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Pride is missing from today’s communities

Rick Stanfield
Walton Sun

I remember sitting in my father’s office when he was chief of police of the small Missouri town in which I was raised. I didn’t think much about it back then because it was just normal, but now those memories are vividly clear because they molded me into the person I would become.

I recall watching my dad, always dressed impeccably in a perfectly tailored uniform, and the mayor, who would walk by with a suit and tie, speaking politely to each person he encountered. Our local grocery stores were run by gentlemen with ties and ladies dressed flawlessly, greeting each and every customer that came inside.

There was no such thing as a self-service gas station, because your tank would be promptly filled by a well-mannered technician in a clean, pressed uniform with his name clearly embroidered on his shirt. Not only did he fill your tank, he’d clean your windshield and check your oil.

Being polite, respectful, and well-dressed is not a sign of weakness, but an outworking of the excellence of God in you. In James 3:13-14, the Bible says, “Who is wise and understanding among you? Let him show by good conduct that his works are done in the meekness of wisdom.”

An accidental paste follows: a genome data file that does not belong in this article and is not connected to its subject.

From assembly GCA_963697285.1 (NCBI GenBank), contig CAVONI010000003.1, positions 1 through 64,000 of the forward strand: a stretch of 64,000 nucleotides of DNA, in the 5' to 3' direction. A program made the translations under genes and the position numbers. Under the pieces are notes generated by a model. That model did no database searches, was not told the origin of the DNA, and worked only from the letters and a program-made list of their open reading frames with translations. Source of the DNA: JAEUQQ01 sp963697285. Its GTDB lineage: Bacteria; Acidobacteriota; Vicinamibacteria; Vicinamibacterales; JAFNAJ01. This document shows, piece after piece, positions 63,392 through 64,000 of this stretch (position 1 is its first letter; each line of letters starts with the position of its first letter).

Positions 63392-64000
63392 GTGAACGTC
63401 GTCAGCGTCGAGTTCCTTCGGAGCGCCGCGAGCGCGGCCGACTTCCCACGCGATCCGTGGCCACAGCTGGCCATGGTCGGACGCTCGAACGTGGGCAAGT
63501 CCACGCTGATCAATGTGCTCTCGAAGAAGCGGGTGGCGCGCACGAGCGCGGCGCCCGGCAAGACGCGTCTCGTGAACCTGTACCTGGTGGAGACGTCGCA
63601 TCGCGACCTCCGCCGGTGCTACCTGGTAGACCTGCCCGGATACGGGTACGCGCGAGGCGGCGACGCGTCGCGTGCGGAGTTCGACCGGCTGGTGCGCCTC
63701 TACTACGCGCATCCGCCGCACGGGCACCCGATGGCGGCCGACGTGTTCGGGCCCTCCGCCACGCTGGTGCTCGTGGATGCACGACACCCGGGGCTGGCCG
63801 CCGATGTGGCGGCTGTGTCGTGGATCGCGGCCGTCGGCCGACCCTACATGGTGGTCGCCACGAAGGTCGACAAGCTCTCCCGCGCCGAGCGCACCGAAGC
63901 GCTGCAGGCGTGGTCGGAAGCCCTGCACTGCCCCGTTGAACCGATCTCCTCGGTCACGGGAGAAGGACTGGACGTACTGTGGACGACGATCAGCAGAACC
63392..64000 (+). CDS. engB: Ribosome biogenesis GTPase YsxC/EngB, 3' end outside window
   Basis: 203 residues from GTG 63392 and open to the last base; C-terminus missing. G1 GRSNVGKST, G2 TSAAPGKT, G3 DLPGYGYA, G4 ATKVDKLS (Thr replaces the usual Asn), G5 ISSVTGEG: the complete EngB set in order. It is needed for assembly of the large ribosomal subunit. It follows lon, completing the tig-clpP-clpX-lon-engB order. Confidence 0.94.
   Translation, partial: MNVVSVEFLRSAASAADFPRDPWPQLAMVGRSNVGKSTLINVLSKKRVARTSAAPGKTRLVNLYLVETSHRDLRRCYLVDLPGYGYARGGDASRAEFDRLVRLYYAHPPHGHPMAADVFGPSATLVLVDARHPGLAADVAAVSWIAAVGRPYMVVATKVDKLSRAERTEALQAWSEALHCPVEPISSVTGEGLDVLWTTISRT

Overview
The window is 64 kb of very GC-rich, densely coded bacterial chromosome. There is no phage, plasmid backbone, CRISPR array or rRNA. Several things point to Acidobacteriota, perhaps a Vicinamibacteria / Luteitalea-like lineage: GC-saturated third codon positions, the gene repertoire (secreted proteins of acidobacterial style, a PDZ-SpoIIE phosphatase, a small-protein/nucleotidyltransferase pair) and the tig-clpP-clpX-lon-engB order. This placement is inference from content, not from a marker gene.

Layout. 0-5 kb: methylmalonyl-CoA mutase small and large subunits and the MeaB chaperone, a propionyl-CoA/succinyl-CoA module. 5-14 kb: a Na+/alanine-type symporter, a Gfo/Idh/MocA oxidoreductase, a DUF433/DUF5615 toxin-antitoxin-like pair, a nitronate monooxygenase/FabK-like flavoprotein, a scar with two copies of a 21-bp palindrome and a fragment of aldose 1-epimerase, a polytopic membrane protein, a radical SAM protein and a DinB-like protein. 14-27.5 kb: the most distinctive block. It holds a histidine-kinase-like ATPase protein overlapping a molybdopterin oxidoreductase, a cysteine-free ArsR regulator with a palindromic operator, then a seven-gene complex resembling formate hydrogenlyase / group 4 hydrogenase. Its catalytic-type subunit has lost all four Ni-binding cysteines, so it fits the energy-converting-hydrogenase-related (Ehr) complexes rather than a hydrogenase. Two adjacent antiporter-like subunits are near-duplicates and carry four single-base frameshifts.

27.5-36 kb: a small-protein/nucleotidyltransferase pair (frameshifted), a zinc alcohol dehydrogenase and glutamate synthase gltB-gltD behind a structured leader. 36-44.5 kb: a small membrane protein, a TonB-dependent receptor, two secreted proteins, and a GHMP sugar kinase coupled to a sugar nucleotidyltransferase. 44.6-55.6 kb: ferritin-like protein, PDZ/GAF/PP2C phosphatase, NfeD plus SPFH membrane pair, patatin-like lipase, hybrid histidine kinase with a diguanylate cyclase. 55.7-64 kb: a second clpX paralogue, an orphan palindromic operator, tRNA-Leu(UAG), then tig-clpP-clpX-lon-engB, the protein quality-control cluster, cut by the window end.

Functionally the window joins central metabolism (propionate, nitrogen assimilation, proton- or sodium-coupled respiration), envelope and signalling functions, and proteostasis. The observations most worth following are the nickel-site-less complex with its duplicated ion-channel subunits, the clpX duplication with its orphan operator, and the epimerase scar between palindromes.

It seems as if we’ve strayed from those old habits that I thought made our culture better. Now, we have CEOs wearing hoodies and community leaders dressed like juniors in high school. Those things can be tolerated, but what I miss most are the manners that are a distant memory as folks barely speak to each other, and when we do, we are becoming more and more disrespectful.

I miss the pride that our communities had in not only our appearance, but the admirable qualities that were simple and normal back then. I worry about what we now accept as tolerable behavior and what will be acceptable in future generations as we move steadily forward into the “new normal.”

What do you miss about your childhood?

Rick Stanfield is a syndicated columnist, professor, motivational speaker and author. His latest book is “I Can and I Will.” For more information, visit his website at www.rickstanfield.com.